Gaucher Disease is the most common of the lipid storage diseases. It is caused by a deficiency of the enzyme glucocerebrosidase, which leads to a collection of fatty material in the spleen, liver, kidneys, lungs, brain, and bone marrow. It has three subtypes, with Gaucher Disease Type I being the most prevalent. It is also the most common genetic disease among Ashkenazi Jews in North America. A genetic defect in the enzyme, that normally breaks down the chemical glucocerebroside in the cell, allows this substance to accumulate excessively in the liver, spleen, and lymph nodes, giving rise to the symptoms associated with Gaucher Disease Type I.
Typically, the first sign of this disorder is an enlarged spleen. Anemia, low blood platelets, consequent fatigue, bruising, and a yellow fatty deposit on the white part of the eye are also symptoms. Skeletal weakness and bone disease may occur, leading to collapsed hips, shoulders, and spine.
Gaucher Disease Type I is an autosomal recessive disorder.
Diagnosis and Testing
A blood or skin test is performed to confirm a diagnosis of Gaucher Disease Type I. This blood test measures the amount of the enzyme glucocerebrosidase and compares it to normal enzyme activity levels. If the disorder is present, low levels of this enzyme will be present as well.Â Carrier testing can also be performed. In the Ashkenazi Jewish population, four common mutations (N370S, L444P, 84GG, and IVS2) account for roughly 95% of all nonfunctional Gaucher genes. If a mutation is found, the individual is a carrier. If none of the four mutations are found, there is still a chance that the individual is a carrier because other mutations could be present. A small percentage of non-Jewish individuals carry one of these common mutations.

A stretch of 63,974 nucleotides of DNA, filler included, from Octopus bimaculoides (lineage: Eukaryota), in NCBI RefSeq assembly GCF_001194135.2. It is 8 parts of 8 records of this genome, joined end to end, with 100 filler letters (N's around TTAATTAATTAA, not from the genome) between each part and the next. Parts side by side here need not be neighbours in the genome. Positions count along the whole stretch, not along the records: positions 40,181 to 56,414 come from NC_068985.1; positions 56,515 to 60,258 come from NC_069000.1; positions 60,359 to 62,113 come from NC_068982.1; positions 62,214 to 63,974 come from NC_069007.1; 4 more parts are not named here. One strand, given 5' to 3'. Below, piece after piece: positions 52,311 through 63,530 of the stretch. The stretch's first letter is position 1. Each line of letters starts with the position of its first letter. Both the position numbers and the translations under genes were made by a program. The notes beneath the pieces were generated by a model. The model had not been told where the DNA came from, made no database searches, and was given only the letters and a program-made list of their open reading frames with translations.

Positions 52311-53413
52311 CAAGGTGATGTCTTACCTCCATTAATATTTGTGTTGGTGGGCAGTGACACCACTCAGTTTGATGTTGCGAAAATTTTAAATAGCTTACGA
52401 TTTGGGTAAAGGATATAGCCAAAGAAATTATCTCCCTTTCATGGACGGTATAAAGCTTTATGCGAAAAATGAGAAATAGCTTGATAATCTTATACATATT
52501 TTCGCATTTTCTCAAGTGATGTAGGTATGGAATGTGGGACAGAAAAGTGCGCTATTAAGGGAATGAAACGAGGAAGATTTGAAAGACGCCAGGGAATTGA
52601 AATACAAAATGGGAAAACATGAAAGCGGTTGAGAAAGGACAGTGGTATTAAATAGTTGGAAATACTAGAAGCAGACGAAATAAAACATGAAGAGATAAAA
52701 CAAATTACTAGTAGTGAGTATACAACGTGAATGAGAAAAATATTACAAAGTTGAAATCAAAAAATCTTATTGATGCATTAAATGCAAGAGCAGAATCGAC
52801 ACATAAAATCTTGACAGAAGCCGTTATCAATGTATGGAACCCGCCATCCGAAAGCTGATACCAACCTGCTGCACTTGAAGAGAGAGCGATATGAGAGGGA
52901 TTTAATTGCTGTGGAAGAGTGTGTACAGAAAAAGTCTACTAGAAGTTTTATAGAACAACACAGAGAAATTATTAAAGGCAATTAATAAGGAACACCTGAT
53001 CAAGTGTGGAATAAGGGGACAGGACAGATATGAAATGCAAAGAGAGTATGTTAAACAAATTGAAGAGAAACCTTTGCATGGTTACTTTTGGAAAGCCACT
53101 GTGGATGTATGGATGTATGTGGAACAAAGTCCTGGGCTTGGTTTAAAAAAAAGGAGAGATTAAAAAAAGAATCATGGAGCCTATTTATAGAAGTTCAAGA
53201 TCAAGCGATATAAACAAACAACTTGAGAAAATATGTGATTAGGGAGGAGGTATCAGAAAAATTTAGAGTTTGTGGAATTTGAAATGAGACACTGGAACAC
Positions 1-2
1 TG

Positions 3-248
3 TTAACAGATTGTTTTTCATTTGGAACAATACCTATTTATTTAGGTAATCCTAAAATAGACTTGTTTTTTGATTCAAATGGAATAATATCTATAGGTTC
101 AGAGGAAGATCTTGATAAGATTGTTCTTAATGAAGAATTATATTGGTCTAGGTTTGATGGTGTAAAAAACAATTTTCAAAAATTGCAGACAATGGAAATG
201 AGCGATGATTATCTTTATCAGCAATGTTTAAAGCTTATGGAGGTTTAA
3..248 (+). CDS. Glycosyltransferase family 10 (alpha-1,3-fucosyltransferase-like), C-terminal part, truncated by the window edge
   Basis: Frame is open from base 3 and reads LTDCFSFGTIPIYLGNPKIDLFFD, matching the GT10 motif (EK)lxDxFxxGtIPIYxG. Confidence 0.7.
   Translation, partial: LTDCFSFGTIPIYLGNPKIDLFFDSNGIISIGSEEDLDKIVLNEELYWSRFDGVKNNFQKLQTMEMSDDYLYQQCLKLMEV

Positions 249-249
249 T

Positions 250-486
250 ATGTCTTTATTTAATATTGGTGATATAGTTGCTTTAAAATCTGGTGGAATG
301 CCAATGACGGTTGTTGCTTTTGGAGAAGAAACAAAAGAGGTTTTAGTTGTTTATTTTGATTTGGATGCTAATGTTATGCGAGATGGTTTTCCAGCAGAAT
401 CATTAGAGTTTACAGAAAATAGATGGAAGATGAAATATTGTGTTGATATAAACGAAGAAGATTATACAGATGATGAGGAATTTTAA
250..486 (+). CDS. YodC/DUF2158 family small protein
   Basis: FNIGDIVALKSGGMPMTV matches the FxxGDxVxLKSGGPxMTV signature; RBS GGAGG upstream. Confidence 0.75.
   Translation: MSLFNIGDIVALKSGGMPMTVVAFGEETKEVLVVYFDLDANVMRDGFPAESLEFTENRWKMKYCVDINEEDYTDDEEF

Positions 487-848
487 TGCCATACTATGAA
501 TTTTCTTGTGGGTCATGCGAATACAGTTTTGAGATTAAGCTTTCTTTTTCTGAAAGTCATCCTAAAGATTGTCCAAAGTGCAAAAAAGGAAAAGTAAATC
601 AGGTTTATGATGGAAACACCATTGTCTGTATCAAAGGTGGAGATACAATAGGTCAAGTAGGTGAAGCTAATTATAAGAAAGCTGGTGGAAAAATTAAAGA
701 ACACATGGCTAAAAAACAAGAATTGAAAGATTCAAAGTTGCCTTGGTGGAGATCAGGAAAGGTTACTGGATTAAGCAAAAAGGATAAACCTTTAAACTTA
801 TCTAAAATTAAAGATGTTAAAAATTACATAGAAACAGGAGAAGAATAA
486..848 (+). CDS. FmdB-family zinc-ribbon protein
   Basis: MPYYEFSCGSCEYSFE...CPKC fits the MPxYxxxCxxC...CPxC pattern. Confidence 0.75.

Enzyme replacement treatment given intravenously every two weeks can dramatically decrease liver and spleen size, reduce skeletal abnormalities, and reverse other manifestations of the disease. For patients who cannot be treated with enzyme replacement therapy, an enzyme inhibiting medication, miglustat, can be taken orally and has demonstrated some benefit.Â Successful bone marrow transplantation cures the non-neurological manifestations of the disease. However, this procedure carries significant risk and is rarely performed in Gaucher patients. Surgery to remove the spleen may be required on rare occasions (if the patient is anemic or when the enlarged organ affects the patient’s comfort). Blood transfusion may benefit some anemic patients. Other patients may require joint replacement surgery to improve mobility and quality of life.
Gaucher disease (Type I) results from an enzyme deficiency that causes a fatty substance to accumulate in the liver, spleen, and bone marrow. Symptoms include anemia, easy bruising, impaired clotting, bone and joint pain, and other orthopedic problems.
Symptoms may appear in childhood or much later in life. Some patients may suffer from chronic ill health, while others may experience few, if any, of the disease manifestations.
Enzyme replacement therapy has been developed in recent years and has been highly effective in reversing some symptoms and reducing the severity of others.
Type I Gaucher is the most prevalent Jewish genetic disease, with a carrier frequency of about 1 in 15. Screening will detect approximately 95% of cariers.
- Information on Gaucher Disease from the Mount Sinai School of Medicine’s Comrehensive Gaucher Treatment Center